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NANNP Corner

Doctorate of Nursing as Entry into Practice

Lee Shirland, MS APRN NNP-BC, NAPS Co-Coordinator, NANNP Council Chair

The current entry degree for nursing practice is a master’s; however, the Doctorate of Nursing Practice (DNP) long has been debated as the preferred degree for entry to practice for the nurse practitioner. As such, there is great momentum for the DNP to become the new standard for practice. What are the driving forces of this movement? What are the benefits of the DNP as entry into practice and what are the pitfalls? Where does NANNP stand on this important practice topic?

In 2001, the Institute of Medicine (IOM) report titled “Crossing the Quality Chasm: A New Health System for the 21st Century” recommended a multidisciplinary approach to developing strategies for restructuring clinical education. The report detailed five core competencies that must be incorporated into education across the continuum of health care: providing patient-centered care, working in interdisciplinary teams, employing evidence-based practice, applying quality improvement, and utilizing informatics. In 2010, the IOM recommended that nurse practitioners be allowed to practice to the fullest extent of their education and that nurses achieve higher levels of education. The National Organization of Nurse Practitioner Faculties (NONPF) recommends that the DNP become entry into practice by the year 2025.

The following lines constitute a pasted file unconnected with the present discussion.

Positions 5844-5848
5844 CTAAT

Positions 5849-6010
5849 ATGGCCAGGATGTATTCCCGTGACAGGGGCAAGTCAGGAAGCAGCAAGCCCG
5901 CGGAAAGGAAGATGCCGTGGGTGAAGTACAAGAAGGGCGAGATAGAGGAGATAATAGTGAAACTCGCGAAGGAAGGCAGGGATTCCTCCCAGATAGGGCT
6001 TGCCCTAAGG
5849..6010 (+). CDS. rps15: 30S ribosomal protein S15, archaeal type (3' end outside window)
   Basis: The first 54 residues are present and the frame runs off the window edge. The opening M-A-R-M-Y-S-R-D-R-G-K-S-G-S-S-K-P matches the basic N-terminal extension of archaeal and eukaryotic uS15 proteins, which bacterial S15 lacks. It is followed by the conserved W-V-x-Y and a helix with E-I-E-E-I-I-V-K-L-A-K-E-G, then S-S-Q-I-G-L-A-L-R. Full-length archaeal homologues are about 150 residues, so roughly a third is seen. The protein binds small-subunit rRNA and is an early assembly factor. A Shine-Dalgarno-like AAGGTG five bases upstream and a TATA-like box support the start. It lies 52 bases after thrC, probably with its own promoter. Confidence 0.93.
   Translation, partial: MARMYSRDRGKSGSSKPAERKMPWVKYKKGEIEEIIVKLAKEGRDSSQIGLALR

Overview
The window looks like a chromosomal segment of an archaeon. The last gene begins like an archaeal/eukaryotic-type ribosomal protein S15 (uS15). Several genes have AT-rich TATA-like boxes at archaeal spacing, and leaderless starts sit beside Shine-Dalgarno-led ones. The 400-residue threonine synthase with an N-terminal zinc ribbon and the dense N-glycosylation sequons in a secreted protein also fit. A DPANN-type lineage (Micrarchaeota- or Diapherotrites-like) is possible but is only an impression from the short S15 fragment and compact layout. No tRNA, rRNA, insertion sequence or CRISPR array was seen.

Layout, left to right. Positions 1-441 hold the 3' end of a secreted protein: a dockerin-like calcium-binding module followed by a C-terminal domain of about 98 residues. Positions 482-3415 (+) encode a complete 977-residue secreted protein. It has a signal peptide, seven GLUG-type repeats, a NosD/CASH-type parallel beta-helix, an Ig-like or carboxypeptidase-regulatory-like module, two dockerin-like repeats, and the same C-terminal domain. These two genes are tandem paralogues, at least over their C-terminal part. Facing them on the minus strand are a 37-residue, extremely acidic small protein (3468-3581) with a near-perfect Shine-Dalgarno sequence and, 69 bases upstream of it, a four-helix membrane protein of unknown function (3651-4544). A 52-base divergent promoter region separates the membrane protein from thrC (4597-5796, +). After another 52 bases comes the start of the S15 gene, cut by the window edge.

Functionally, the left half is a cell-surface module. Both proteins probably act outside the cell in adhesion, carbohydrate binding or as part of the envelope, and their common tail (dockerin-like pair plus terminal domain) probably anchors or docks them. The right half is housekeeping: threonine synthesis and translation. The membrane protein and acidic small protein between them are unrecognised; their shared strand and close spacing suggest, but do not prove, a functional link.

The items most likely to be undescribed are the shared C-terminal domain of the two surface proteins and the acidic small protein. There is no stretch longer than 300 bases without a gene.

Neonatal nurse practitioners (NNPs) who have obtained the DNP are better prepared to take leading roles in writing, implementing, and publishing evidenced-based practice protocols and guidelines. Benefits of the DNP include preparation for leading quality improvement initiatives and the ability to identify appropriate initiatives for different neonatal intensive care units (NICUs) and practice settings across the country. It enables NNPs to better make these determinations based on clinical outcomes and benchmarking data, as well as appropriate informatics to employ in each initiative.

So what are the concerns with the DNP as entry into practice? There already are openings for NNPs in many NICUs across the country, and with a higher degree comes longer education requirements and expenses that may deter nurses from becoming nurse practitioners. Some NNP programs are struggling and many have closed. If obtaining a DNP becomes the standard for practice entry, will other struggling programs be forced to close? Will this new standard decrease the number of PhD-prepared nurse practitioners if they are required to have a DNP? Of the 39 NNP programs across the United States, only 14 offer the DNP as a final degree.

NANNP’s 2009 position statement #3048, “Educational Preparation for Nursing Practice Roles,” states that “the DNP degree should be recognized as one option for NNP and neonatal clinical nursing specialist education, but at this time it should not be required for entry into advanced practice.” NANNP is currently in the process of revising this position statement. As the national voice advocating for the NNP, we have requested a seat at the table of the national organizations involved in discussions of implementing a DNP as entry into practice.

This article has detailed only one of the many critical practice issues our council has undertaken. This year’s call for nominations for the NANNP Council is now open. Please consider running for a seat on the council to represent NNPs. It is exciting to be involved at the national level with issues that impact you daily at the bedside.


  1. Wolfe, A. (2001). Institute of Medicine Report: Crossing the Quality Chasm: A New Health Care System for the 21st Century. Policy, Politics, & Nursing Practice, 2(3), 233–235.
  2. Health professions education: a bridge to quality. (2004). Washington, D.C.: National Academies Press.
  3. The Future of nursing: Leading change, advancing health. (2010). Washington, D.C.: National Academies Press.

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